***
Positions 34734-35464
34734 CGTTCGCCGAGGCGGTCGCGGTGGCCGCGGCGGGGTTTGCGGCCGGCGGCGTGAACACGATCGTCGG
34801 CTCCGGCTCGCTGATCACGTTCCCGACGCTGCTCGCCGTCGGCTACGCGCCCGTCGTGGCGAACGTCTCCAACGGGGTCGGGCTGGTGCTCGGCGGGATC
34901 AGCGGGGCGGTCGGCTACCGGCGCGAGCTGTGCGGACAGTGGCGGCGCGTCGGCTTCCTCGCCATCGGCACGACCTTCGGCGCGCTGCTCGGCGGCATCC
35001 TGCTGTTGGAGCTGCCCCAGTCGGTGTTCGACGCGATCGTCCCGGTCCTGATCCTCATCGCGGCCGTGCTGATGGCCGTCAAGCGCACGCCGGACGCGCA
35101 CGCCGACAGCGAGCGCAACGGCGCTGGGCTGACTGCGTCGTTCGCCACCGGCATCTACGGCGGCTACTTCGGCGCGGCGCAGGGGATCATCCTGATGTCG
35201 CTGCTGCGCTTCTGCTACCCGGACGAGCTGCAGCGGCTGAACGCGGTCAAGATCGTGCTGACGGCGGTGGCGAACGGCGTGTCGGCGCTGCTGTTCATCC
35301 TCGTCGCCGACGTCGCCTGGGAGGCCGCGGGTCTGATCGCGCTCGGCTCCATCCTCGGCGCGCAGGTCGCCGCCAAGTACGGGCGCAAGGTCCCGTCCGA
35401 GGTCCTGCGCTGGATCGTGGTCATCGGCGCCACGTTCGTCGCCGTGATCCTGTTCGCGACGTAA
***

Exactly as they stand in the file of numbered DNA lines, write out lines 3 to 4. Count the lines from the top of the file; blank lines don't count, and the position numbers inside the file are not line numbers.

34801 CTCCGGCTCGCTGATCACGTTCCCGACGCTGCTCGCCGTCGGCTACGCGCCCGTCGTGGCGAACGTCTCCAACGGGGTCGGGCTGGTGCTCGGCGGGATC
34901 AGCGGGGCGGTCGGCTACCGGCGCGAGCTGTGCGGACAGTGGCGGCGCGTCGGCTTCCTCGCCATCGGCACGACCTTCGGCGCGCTGCTCGGCGGCATCC